With a .176 average, Niekro was taken off the 40-man roster within two weeks, bumped to the minors and unclaimed by another team. What troubled him most was his reaction. Failure did not gnaw at him the way it used to.
“A lot of guys say whenever somebody passes away, the best therapy for them is to get back on the field; it takes their mind off it,” Niekro said. “It was the opposite for me. Maybe it was because I had so many memories on the field with my dad. That wasn’t the therapy for me.”
His stint with an Astros farm team lasted just 17 games the next season. No team called after his release, and Niekro was almost relieved. He had no desire to join an independent league.
Niekro was tired of baseball, and baseball, it seemed, had no use for him. He declined his uncle’s suggestion to work on the knuckleball.
“When Joe went down, his whole life went in the tank,” Phil Niekro said. “He didn’t have any drive, he didn’t have any goals set for him. He didn’t have anything in the future as far as baseball.”
Niekro took a desk job in Temple Terrace, Fla., buying materials for a company that built cellphone towers. He was grateful for the work in a sluggish economy, but after several months, baseball tugged at him again.
Niekro called the Detroit Tigers, who train in Lakeland, about possibly coaching someday. Before a World Series game in St. Petersburg, he took a business card from a broadcaster, thinking he might pursue that career. A conversation with his wife, Emilee, led him back to the field.
“If you could ask your dad one question,” she said, “what would it be?”
“My question was, I’d want to know if he was proud of me right now,” Niekro said. “At first I didn’t think he would be, because I wasn’t playing ball. And then I realized that it didn’t matter what I was doing, he’d be proud, because I’m happily married, I’m going to start a family sometime. He’d be proud of me for that, not for what I’m getting paid for.”
It was an epiphany for Niekro, freeing him from the notion that playing baseball meant trying to live for his father. That burden had been too much to bear. He decided to play ball again for himself, and turned to his uncle, who was still involved with the Braves and arranged for a minor league offer.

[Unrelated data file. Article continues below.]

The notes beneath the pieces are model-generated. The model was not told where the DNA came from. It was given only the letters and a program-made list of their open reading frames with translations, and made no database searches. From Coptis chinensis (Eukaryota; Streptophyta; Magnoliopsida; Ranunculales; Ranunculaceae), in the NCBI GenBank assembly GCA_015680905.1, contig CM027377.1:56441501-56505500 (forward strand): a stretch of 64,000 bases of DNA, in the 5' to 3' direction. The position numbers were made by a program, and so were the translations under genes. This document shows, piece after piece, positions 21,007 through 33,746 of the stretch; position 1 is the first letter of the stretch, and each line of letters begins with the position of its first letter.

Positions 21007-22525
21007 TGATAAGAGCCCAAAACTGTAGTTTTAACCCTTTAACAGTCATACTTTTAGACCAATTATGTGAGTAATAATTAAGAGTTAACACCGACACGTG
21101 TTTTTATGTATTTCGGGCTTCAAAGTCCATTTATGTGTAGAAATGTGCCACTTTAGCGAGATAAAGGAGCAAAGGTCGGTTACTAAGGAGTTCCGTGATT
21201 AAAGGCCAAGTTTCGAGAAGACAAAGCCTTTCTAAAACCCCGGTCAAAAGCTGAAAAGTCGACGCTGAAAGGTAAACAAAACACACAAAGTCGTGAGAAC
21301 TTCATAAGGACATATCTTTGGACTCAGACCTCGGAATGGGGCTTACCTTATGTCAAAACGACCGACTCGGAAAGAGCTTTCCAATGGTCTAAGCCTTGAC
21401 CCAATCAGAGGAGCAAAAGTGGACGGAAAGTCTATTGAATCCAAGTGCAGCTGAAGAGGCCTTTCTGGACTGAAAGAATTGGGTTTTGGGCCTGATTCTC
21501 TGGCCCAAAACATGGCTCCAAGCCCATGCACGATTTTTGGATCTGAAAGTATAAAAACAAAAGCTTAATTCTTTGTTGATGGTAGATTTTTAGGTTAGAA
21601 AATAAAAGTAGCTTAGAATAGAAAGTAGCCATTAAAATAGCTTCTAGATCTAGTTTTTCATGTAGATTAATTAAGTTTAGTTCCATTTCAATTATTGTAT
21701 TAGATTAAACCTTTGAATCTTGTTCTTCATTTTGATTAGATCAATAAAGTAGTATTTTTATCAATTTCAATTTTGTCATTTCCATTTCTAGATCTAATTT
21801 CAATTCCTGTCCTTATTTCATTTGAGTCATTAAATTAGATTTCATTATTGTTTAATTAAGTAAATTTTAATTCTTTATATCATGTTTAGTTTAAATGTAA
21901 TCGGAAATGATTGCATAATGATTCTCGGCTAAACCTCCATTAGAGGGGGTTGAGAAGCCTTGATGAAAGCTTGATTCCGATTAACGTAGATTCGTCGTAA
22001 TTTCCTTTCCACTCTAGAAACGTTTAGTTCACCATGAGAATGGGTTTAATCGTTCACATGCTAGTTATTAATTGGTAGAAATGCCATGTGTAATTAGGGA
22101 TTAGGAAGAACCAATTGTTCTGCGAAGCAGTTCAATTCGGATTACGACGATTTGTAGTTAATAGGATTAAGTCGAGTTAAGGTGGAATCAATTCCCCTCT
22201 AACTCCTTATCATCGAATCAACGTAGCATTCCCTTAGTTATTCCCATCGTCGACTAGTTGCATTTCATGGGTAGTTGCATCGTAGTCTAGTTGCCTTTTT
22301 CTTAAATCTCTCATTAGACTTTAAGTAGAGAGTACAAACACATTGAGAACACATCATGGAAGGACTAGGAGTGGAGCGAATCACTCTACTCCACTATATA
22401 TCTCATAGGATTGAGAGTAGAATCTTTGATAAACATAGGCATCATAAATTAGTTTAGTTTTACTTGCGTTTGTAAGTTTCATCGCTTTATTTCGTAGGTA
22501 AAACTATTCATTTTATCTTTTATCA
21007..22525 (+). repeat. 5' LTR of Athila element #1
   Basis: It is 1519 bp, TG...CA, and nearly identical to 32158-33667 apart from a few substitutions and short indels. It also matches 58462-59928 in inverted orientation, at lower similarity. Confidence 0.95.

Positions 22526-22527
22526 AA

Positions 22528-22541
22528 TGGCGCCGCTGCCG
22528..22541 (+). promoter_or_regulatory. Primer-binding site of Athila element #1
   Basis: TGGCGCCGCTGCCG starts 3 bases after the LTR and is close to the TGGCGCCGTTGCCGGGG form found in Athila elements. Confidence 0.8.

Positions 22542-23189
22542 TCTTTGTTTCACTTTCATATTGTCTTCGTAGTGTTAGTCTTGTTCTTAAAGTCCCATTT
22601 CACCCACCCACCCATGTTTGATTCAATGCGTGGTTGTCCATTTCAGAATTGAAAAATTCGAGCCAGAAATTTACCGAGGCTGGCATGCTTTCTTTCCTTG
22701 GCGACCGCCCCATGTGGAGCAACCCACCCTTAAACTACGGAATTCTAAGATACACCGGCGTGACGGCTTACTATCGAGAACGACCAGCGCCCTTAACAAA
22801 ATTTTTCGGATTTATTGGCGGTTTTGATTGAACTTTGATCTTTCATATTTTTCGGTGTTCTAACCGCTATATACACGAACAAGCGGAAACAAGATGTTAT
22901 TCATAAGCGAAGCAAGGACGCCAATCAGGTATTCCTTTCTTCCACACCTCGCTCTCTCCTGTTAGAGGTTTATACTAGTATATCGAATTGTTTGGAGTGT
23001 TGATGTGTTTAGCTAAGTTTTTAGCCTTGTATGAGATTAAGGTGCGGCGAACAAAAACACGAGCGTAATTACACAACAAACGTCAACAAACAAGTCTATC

“Phil is going to be a great resource in all of this,” said Kurt Kemp, the Braves’ player development director. “We don’t really have a template for building a knuckleball pitcher.”
Niekro worked on the pitch all winter, sometimes throwing five or six times a week. He has visited Phil at his home near Atlanta and begun throwing bullpen sessions at the Braves’ Disney World complex, becoming familiar with subtleties like holding runners, reading a catcher’s signals and fielding the new position.
“The biggest thing is going to be making adjustments from pitch to pitch and figuring out what you did wrong,” said Tim Wakefield, the veteran Boston Red Sox pitcher who converted from infielder to knuckleballer 20 years ago. “You have to know your mechanics, know your checkpoints. I’m a little more upright when I throw mine. He’ll have to find his own slot because we’re all different.”
There is no rush. If Niekro is not ready to join an affiliate by April, Kemp said he could work in extended spring training games, whose results do not count. Niekro could have a long career ahead of him; his father and uncle combined for 450 of their 539 victories after each had turned 30.
The Braves gave Niekro No. 36, which his father wore for much of his major league career, including the night in 1987 when an emery board slipped from his back pocket and earned him a suspension. Umpires suspected Joe Niekro of scuffing the ball, a charge his son disputes. Joe Niekro, he said, carried a nail file in his back pocket every day until he died.
Mastery of the knuckleball starts with the fingernails, as Lance Niekro can explain. Too long, and the nails become soft. Too short, and they cannot dig into the seams of a ball.
Niekro used to bite his fingernails, but there are two he never bites anymore — on the index and middle fingers of his right hand. He files them regularly, to keep the length just right, but he is not quite like his father. The latest Niekro knuckler is still a work in progress.
“Don’t carry a file,” he wrote in a text message, “... yet.”